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in the way they are conducting their rebellion. >> are they out of control? who is funding these groups? whether it coming from -- where are they coming from? clerk this is a rebel informed by several groups. this is not the regular army. it happened in many revolutions, review have small groups fighting, and they're coming from nowhere. there are many suspicions that al qaeda and some extremists are infiltrating the country from several orders and coming to fight and for jihad against the regime in syria -- infiltrating the country from several borders. it's not easy to control the rebellion on the ground. >> what about the countries we have known in the past that have supported rebel groups?
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how much control can they exert? how much pressure will come on them? >> there's room for some pressure, but it is not absolute control of these countries, because they belong to small extremist groups coming from different countries and, for jihad, like one group accused of committing the video that we have seen. so there are several groups coming from different places. we cannot ask saudi arabia or qater to be in control of these groups. but there are some efforts exerted in order to put some order. one of them is to unify the opposition under one leadership. >> the chief spokesman for the u.n. human rights commission has said that it's seems this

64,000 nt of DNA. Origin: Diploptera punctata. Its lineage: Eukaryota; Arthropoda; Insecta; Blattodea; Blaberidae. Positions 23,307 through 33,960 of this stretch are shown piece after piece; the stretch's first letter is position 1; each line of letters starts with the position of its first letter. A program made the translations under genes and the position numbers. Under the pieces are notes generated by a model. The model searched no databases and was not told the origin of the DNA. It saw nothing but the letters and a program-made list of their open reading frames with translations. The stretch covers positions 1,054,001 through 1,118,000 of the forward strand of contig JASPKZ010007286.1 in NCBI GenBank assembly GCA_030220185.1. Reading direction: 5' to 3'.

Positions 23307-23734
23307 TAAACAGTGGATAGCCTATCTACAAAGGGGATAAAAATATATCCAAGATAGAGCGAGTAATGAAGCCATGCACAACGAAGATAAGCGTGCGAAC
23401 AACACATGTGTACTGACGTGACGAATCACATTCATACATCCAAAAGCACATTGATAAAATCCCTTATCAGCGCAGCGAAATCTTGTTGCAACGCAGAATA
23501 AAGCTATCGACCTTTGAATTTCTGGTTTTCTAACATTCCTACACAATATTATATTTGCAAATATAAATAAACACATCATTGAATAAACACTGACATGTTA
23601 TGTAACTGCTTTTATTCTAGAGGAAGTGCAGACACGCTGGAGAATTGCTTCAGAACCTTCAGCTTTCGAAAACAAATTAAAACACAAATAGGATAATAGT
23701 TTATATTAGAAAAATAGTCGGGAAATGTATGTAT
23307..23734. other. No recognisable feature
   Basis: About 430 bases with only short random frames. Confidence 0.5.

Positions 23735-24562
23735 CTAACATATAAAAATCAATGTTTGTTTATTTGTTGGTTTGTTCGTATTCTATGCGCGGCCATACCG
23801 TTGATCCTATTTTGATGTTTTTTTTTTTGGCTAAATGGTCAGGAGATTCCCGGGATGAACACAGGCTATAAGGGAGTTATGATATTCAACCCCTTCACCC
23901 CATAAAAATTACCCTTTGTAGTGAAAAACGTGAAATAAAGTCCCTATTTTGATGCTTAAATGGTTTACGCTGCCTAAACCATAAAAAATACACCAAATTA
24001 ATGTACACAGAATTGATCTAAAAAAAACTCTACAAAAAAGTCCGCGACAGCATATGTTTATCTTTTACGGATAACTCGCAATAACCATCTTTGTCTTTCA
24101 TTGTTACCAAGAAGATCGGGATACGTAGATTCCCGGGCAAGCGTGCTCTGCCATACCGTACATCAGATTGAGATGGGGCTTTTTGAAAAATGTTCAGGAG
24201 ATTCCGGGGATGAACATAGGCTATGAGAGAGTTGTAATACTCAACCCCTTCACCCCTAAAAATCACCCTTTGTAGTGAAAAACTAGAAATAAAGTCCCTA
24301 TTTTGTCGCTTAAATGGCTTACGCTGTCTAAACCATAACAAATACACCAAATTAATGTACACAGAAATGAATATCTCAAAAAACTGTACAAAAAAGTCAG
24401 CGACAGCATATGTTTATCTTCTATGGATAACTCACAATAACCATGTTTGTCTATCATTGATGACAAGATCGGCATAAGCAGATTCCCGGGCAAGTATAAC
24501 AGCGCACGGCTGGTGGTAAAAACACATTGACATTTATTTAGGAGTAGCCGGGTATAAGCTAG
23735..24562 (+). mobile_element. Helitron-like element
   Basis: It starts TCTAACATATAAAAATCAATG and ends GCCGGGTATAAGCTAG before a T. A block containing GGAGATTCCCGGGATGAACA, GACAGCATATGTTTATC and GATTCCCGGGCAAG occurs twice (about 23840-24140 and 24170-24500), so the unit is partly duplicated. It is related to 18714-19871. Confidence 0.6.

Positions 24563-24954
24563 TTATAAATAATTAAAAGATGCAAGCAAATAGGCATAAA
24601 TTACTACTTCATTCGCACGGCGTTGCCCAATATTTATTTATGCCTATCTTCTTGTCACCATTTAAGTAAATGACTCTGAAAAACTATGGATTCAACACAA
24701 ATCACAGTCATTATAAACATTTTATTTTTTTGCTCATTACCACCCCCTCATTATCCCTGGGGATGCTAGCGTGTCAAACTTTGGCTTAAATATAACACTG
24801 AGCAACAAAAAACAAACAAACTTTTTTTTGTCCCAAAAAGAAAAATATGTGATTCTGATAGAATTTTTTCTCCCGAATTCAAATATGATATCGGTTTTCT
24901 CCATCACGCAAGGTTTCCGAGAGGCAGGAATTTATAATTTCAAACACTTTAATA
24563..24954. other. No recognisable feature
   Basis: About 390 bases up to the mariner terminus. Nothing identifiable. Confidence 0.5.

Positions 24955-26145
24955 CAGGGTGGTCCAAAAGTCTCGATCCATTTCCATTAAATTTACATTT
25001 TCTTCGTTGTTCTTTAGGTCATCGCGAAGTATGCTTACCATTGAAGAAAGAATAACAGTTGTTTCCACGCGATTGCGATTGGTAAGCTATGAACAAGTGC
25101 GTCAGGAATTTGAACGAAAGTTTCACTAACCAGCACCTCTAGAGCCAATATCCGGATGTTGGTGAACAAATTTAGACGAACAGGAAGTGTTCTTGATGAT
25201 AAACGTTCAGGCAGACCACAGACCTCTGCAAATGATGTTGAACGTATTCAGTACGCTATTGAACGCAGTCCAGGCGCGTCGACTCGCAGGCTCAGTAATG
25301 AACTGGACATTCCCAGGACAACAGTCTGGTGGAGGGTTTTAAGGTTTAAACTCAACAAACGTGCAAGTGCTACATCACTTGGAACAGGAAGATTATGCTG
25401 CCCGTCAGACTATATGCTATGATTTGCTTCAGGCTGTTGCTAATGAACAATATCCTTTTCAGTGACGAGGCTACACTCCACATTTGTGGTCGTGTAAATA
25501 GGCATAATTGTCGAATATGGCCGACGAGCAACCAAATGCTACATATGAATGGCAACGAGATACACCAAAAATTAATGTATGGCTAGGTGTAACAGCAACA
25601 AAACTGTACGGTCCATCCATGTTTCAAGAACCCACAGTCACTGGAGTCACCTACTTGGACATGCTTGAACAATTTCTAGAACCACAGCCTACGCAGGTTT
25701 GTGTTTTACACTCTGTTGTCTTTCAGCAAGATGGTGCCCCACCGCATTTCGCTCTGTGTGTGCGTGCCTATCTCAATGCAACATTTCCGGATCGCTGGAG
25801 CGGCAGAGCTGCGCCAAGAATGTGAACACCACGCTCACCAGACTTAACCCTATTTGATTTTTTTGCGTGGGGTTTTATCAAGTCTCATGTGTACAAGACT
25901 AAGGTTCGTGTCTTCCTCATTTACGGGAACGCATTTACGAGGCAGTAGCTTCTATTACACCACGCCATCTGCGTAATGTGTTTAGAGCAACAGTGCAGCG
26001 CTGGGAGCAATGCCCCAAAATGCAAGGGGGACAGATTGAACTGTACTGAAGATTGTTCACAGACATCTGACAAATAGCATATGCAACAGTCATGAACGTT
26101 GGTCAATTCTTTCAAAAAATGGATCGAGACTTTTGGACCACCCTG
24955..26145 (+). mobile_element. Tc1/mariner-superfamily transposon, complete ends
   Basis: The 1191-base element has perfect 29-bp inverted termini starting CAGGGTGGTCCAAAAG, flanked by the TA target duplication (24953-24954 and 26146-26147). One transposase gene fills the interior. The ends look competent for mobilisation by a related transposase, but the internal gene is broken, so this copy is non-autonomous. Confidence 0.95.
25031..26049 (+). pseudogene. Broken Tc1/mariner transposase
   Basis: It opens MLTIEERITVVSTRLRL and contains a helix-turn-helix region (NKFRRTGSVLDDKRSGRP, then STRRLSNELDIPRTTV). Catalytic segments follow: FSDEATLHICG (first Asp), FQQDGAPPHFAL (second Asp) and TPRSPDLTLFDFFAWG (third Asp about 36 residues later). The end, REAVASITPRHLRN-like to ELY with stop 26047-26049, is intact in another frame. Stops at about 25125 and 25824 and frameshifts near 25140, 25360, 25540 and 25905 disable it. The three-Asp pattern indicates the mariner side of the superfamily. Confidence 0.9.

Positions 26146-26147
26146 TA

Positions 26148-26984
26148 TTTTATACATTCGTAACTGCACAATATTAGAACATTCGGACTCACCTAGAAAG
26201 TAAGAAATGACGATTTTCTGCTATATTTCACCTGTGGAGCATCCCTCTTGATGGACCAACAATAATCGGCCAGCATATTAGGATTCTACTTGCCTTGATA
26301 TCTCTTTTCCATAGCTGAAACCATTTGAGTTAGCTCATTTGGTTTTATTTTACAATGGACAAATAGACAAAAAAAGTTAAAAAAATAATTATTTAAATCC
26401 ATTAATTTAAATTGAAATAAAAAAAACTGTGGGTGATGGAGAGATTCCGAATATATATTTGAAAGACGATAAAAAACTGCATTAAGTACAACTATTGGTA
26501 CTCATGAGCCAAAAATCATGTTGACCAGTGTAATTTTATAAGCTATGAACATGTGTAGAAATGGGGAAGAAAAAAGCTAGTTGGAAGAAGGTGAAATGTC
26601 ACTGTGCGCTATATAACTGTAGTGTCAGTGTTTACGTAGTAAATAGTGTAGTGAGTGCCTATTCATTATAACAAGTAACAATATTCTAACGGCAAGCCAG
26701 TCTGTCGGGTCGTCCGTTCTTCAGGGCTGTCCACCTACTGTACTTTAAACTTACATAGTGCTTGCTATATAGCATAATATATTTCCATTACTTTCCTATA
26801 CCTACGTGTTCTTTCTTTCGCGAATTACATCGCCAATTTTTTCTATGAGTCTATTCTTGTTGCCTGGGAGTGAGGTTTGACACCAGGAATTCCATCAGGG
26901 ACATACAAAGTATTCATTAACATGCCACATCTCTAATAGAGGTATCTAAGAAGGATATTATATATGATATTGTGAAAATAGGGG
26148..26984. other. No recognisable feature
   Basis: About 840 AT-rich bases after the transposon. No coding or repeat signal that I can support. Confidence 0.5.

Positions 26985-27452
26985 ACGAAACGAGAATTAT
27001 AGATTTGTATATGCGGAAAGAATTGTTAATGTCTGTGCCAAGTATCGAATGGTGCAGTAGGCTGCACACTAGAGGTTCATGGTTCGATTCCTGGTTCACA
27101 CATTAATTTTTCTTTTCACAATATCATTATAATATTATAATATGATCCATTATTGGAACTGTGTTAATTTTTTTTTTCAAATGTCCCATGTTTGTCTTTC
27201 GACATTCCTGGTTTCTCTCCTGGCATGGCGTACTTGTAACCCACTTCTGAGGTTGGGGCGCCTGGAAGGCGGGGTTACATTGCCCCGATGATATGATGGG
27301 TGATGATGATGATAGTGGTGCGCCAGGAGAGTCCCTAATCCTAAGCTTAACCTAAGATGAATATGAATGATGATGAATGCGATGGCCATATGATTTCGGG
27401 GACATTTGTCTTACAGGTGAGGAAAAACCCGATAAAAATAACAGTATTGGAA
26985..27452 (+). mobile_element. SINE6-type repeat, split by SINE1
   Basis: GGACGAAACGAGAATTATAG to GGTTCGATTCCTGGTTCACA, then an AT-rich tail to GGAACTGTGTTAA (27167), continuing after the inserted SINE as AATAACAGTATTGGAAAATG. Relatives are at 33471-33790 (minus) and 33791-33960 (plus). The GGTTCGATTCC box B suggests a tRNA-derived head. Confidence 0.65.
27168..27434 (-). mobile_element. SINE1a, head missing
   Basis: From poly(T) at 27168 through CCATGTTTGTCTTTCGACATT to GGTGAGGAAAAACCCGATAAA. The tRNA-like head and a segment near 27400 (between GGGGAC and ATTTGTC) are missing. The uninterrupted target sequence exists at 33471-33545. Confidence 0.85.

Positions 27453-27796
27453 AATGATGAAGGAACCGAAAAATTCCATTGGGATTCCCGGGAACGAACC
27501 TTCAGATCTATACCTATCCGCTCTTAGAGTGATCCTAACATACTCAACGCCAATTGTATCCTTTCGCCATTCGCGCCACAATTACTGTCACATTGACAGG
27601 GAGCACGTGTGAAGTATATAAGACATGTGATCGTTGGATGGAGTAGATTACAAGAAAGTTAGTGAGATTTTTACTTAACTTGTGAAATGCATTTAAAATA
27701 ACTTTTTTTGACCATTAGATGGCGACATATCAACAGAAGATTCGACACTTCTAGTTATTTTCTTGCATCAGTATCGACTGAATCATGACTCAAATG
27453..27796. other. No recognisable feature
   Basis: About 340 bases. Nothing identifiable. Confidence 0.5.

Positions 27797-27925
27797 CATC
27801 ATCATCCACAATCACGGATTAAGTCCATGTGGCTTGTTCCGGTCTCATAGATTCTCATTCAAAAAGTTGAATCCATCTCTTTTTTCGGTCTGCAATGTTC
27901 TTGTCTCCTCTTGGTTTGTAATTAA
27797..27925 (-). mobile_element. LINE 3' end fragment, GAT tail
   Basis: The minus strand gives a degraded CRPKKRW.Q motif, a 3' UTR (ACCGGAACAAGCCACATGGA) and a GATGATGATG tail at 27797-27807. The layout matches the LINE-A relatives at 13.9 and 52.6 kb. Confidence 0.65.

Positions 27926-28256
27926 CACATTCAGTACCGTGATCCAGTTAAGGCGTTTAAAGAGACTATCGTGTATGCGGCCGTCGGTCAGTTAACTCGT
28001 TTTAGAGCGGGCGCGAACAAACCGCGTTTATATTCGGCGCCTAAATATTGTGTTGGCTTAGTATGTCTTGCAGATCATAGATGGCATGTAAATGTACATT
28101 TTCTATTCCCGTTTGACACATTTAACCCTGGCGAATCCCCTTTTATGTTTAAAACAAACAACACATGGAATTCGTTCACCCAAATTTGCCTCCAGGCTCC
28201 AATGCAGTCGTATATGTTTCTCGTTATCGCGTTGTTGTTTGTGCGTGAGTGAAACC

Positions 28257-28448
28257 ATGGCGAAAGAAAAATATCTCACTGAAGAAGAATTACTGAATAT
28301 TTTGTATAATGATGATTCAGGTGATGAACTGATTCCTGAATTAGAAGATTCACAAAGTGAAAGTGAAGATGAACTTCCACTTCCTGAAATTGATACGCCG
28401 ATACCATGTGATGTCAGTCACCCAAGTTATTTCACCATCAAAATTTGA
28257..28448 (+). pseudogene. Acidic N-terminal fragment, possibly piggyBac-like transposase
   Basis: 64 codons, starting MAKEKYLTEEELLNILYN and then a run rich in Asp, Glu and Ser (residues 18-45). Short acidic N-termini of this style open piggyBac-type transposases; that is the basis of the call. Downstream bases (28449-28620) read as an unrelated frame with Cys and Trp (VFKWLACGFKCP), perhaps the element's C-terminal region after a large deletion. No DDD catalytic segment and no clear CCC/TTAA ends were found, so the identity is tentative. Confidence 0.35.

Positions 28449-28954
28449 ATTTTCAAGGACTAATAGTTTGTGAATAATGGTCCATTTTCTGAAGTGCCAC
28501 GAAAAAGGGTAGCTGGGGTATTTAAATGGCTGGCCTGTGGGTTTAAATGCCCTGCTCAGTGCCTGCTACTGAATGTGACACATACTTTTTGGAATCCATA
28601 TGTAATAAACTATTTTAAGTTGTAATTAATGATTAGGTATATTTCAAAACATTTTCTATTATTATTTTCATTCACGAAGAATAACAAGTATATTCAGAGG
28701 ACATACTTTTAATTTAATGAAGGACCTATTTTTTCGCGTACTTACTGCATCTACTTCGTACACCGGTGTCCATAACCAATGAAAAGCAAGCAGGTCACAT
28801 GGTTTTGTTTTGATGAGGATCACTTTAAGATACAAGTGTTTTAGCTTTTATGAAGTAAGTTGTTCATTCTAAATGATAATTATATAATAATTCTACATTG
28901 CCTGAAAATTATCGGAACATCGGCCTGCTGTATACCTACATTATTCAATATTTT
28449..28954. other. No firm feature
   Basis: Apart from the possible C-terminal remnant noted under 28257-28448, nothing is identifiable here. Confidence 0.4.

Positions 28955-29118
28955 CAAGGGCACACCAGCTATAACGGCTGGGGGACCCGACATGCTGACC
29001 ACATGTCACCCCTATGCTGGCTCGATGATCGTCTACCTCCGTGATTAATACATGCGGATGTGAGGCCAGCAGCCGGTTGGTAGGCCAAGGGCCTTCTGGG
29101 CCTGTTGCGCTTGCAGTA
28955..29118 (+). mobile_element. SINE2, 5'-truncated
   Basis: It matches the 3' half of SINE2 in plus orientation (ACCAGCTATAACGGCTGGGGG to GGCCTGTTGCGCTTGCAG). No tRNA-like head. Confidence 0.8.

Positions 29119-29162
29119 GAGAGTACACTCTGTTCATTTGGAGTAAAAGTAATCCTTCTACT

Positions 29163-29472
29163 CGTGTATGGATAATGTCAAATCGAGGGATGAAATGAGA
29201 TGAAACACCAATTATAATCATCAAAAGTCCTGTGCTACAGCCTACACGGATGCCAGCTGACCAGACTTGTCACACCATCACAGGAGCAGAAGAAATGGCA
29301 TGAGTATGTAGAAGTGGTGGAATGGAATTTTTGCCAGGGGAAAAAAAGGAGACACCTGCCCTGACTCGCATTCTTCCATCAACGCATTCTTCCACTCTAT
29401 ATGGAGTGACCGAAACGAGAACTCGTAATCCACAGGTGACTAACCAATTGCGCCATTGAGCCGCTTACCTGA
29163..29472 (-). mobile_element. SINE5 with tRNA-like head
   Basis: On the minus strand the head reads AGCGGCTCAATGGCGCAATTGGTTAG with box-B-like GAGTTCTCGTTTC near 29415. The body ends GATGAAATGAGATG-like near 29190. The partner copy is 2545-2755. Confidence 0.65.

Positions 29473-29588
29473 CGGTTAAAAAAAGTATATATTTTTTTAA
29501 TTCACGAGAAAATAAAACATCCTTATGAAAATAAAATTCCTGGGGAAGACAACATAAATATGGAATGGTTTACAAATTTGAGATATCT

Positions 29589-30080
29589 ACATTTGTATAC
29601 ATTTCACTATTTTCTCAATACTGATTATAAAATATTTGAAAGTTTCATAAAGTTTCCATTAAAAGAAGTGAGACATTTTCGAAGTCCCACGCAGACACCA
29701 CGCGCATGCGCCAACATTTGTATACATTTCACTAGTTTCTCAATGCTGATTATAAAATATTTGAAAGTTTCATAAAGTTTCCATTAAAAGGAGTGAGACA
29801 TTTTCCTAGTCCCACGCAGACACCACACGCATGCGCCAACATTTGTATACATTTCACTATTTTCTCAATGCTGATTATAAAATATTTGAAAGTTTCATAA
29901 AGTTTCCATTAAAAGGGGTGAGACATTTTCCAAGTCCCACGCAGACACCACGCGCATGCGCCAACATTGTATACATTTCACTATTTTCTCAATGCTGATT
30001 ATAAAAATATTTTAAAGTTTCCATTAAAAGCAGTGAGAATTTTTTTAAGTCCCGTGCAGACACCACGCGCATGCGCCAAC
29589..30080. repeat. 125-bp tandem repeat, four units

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incident is very likely to be a war crime. joining me from geneva is our correspondent. >> i have just been at a briefing where he said that. in response to a question that i put to him. although he stressed that this video still need to be verified, he said that it appears to showed soldiers no longer taking part in the hostilities and therefore to kill them would be a war crime under international law, under the geneva convention. noncombatants who are summarily executed, that constitutes a war crime. it went on to say the u.n. human rights council is gathering evidence of violations carried out by both sides in syria and building a case.